Nigeria’s telecommunications sector has developed progressively to an open and competitive market regime, from a largely centralised, publicly controlled monopoly structure. This has happened through a managed competitive model.
Liberalization of the sector has delivered significant benefits to Nigerian businesses, consumers and the economy at large. Users now have a greater choice of suppliers of telecommunications services offering a broad range of new and innovative services and products. The introduction of mobile number portability deepened competition, as service providers now strive to offer the best services to ensure they retain their subscribers. Customer service has also improved, with companies more responsive to the needs of users. Most importantly, prices have reduced across board. Nowadays, price wars happen frequently; ‘how low can you go’ seems to be the theme. The latest of the wars is on data.
Indigenous telecommunications company Globacom (Glo) used to have the lowest data prices and despite the perceived unreliability of its network, many Nigerians preferred it because it was cheap. MTN Nigeria, a subsidiary of South Africa’s MTN Group saw that it was gradually losing its market share and slashed prices, with 1.5 gigabytes of data going for N1000 ($5). Before Glo’s cheap data era, data users could only buy 200 megabytes for N1000. The Nigerian telco would now allow MTN beat it at its own game, and therefore slashed prices further, giving users 2G for N1000. In order not to be left out, other telecoms companies had also slashed prices, with data volume of 3G now gotten for N1500 on Airtel and 1.5G of data for N1000 on Etisalat.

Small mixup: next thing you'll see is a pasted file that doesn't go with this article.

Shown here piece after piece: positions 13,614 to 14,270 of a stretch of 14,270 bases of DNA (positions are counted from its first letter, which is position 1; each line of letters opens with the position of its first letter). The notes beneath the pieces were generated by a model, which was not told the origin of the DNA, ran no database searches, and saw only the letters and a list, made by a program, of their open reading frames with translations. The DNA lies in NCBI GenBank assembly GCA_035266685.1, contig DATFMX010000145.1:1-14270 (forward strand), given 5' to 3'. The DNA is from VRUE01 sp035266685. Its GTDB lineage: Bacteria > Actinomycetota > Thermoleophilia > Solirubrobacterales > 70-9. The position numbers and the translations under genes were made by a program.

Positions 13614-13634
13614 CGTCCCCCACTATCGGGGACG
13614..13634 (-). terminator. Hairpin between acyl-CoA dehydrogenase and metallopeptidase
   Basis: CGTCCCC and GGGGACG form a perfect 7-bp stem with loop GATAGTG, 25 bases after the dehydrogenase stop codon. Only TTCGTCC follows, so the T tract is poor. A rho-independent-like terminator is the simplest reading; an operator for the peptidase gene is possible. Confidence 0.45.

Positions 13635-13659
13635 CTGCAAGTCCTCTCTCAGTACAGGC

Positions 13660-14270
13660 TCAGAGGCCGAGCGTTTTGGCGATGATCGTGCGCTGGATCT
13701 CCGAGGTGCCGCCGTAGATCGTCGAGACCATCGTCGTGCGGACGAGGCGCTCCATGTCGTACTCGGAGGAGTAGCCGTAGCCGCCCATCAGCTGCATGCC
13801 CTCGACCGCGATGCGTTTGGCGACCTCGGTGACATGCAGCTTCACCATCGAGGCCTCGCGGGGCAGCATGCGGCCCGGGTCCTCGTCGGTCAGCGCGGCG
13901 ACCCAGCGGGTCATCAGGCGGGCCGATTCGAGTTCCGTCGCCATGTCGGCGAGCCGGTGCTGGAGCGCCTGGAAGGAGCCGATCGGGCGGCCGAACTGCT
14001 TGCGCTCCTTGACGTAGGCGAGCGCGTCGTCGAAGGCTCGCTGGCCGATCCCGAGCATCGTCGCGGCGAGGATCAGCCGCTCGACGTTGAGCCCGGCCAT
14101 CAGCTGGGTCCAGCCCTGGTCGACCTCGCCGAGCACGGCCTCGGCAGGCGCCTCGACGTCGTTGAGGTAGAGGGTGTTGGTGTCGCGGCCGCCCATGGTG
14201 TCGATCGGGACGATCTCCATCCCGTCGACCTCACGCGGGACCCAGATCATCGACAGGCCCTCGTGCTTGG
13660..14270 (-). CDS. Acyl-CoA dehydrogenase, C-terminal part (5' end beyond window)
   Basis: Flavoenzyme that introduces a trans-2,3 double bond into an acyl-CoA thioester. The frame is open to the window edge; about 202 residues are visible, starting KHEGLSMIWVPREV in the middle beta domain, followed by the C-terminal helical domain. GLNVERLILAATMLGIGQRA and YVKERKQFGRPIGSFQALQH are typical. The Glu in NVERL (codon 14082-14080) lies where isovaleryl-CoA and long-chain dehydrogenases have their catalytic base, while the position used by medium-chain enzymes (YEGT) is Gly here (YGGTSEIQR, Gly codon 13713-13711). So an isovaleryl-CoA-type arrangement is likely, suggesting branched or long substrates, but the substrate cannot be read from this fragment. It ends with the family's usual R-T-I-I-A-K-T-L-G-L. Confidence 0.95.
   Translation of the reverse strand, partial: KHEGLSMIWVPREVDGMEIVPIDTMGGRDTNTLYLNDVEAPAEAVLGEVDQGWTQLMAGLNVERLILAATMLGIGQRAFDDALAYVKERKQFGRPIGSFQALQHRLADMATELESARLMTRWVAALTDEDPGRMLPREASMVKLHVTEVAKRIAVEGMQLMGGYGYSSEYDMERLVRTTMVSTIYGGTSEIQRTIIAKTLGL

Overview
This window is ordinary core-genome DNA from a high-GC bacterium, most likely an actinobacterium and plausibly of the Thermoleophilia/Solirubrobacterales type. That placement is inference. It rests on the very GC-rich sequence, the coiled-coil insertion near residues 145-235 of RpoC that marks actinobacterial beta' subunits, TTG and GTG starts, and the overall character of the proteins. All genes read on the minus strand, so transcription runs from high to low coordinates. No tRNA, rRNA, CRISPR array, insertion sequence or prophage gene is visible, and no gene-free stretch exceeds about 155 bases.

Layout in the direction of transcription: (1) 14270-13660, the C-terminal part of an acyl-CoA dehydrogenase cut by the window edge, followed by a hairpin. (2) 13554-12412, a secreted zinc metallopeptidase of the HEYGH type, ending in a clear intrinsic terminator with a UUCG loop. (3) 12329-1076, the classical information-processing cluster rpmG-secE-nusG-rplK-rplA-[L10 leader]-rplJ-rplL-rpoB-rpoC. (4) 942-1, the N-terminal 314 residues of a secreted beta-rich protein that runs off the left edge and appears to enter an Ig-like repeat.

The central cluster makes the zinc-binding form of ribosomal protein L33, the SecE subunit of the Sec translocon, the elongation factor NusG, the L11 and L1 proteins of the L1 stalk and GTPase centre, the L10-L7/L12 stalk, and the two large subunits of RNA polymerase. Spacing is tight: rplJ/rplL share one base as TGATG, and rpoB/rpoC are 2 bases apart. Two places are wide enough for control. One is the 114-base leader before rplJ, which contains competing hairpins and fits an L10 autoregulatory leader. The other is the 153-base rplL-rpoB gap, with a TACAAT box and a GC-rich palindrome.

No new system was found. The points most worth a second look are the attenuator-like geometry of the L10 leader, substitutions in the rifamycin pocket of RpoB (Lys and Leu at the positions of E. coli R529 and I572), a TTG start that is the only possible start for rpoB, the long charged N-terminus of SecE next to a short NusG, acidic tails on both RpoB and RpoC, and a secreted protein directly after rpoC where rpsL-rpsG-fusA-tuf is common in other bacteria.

The battle for market share in the mobile internet space is heating up everyday as penetration rises in the country; only telcos with competitive prices and quality services will thrive.
According to data by the Nigerian Communications Commission (NCC), MTN had 41.84 million internet users by September 2015, Globacom had 21.89 million subscribers, Airtel had 17.73 million and Etisalat had 15.59 million.
Industry sources say the data price battle by the companies would have worsened if there was no regulator putting caps. “But it’s a good thing for consumers. We’d be getting data for almost free.”
When GSM launched in Nigeria in 2001, sim cards sold for as much as N40000 but as competition increased in the liberalized telecoms sector, prices began to reduce. Today, sim cards are given out for free.
Omotola Jolayemi, a VSAT engineer based in Lagos, Nigeria’s commercial capital says it’s great what liberalization of the telecoms sector has done.
“It was very expensive for me to complete most of the courses I took online. Data was gold! Today, I have enough data for work and pleasure,” he says. “The nature of my work puts me on the road very often and I have little time to spend watching TV. I stream everything these days; from football matches to movies.”
He expresses hope that the Nigerian government could apply such policy in other sectors such as power. “Imagine if you had the luxury of choosing one out of four power companies. You would go for the one with the best service and reasonable pricing. The laggards will go out of business,” he says.